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 Post subject: Re: Health and Social Budget overruns - making the rest moot
PostPosted: Tue Apr 25, 2017 6:50 pm 
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Eschatologist wrote:
Preventative medicine is odd like that though. Almost nobody would argue against the State paying to treat sexually transmitted diseases, or life threatening obesity, or smoking/bacon-induced cancer, or people who've fallen off cliffs whilst rock climbing.

Maybe we feel that's OK because the "irresponsible" person is suffering.

But would you want the State to pay for free vapes, or diet pills, or personal fitness trainers, or rock climbing supervision?

I think the only way to process it is to ignore morality and look at pure costs/benefits to the State. If the State is going to have to pick up the resulting bill then it makes sense for effective prevention to be funded, if that preventing returns its investment.


I take your point. My point is a little more meta though.

Studies invariably show that preventive medicine is more effective than treatment after the event.

These studies often don't highlight the fact that:
-People are lazy and often don't take the treatment
-People get complacent. If the preventive practice appears to be working they stop with the treatment

There are many things about my diet (quantity and quality) that I know are bad for me in the long run. But I still consciously consume them.

Of all the groups I would trust to adhere consistently to preventive medicine, young men on the chemsex scene is pretty low down the list.


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 Post subject: Re: Health and Social Budget overruns - making the rest moot
PostPosted: Tue Apr 25, 2017 9:03 pm 
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Skippy 3 wrote:
Of all the groups I would trust to adhere consistently to preventive medicine, young men on the chemsex scene is pretty low down the list.

Well I have to bow to your superior knowledge of the chemsex scene, but in my experience of dangerous sports, participants both novice and experienced tend to be incredibly careful because they know the risks. Some of them still ended up dead, but not for lack of diligent preparation.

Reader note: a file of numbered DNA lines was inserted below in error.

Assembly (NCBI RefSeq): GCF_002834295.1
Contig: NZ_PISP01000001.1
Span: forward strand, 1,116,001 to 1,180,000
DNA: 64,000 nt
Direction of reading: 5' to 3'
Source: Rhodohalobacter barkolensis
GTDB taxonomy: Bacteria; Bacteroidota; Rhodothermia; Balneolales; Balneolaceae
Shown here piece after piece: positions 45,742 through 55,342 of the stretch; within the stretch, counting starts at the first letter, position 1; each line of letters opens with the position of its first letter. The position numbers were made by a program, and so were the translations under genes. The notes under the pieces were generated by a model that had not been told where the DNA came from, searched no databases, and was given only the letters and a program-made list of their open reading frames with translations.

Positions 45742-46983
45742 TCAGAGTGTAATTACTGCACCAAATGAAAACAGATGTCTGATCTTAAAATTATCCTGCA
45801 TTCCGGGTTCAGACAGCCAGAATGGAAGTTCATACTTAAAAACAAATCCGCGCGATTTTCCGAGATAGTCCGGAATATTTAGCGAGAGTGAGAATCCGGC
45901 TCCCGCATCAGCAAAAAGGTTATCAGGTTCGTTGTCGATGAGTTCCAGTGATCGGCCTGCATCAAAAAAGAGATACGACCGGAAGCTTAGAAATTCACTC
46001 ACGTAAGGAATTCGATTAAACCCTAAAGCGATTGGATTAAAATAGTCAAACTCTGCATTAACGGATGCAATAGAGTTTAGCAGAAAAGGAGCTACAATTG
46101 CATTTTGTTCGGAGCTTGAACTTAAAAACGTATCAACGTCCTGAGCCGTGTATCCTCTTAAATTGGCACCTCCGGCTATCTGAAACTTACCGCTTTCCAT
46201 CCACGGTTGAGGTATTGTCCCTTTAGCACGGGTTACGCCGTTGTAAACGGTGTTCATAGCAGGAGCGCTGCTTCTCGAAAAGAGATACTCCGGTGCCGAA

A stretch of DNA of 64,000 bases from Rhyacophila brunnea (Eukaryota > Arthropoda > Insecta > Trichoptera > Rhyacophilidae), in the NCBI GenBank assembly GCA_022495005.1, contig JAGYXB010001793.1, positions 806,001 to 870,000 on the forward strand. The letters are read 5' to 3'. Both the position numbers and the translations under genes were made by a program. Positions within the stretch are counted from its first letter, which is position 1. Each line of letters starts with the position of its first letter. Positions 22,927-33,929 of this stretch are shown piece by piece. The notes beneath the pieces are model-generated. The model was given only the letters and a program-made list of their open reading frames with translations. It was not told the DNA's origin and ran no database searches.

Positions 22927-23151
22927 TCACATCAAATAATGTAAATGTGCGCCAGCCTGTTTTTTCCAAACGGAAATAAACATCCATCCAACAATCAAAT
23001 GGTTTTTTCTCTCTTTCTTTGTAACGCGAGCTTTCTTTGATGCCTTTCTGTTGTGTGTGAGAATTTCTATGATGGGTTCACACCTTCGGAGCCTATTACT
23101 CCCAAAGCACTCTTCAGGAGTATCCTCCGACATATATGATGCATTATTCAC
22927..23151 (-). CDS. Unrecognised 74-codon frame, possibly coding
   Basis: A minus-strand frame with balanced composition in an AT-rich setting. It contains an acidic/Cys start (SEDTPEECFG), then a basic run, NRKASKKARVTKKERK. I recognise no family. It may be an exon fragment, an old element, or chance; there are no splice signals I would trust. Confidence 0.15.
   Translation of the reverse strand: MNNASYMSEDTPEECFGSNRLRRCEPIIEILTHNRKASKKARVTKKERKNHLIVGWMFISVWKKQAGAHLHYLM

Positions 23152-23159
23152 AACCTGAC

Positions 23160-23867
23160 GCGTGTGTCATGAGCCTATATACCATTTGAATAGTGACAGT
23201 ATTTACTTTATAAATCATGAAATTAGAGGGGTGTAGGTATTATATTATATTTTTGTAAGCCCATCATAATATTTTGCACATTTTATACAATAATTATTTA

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 Post subject: Re: Health and Social Budget overruns - making the rest moot
PostPosted: Thu Sep 07, 2017 9:45 am 
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HSE overspending to create €300m financial deficit

https://www.irishtimes.com/news/health/ ... -1.3211986

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 Post subject: Re: Health and Social Budget overruns - making the rest moot
PostPosted: Thu Sep 07, 2017 2:36 pm 
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NegativeEquity wrote:
HSE overspending to create €300m financial deficit

https://www.irishtimes.com/news/health/ ... -1.3211986


You could read that headline in two ways. My first thought was that they are deliberately overspending to create the deficit to secure more funding. But surely they wouldn't do that.

Money always finds a home. I think of councils that will dig up a perfectly good road and resurface it to use up their budget allocation otherwise they wouldn't be able to justify receiving the same funding next year.

It's such a complex monster I can't begin to get my head around it all.

There are always plenty of incentives to spend more and more but what are the real incentives (professional or personal) to actually saving money? Kudos, promotions, pay rises?

Or is a stick approach being applied at all?

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 Post subject: Re: Health and Social Budget overruns - making the rest moot
PostPosted: Wed Mar 28, 2018 9:32 pm 
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State/Industry Medicine Pricing Agreements, Cost Savings and Counterfactuals: the Case of Ireland

ESRI paper here
http://www.esr.ie/article/view/862/181

Quote:
Abstract: Ireland’s Minister for Health claimed cumulative savings of €600 million for the 2016-2020 framework agreement with the Irish Pharmaceutical Healthcare Association. These savings are estimated using an implausible counterfactual of no agreement, since multiannual State/industry agreements are longstanding, while, since 2013, the State has powers to set medicine prices. A better counterfactual is the status quo: replicating the 2012-2015 agreement and extending its term for one year. This alternative counterfactual results in estimated cumulative savings of only €290 million. Greater transparency and more prudent choice of comparator for savings estimates would provide confidence in the estimates and more accurately demonstrate the likely savings that will be achieved.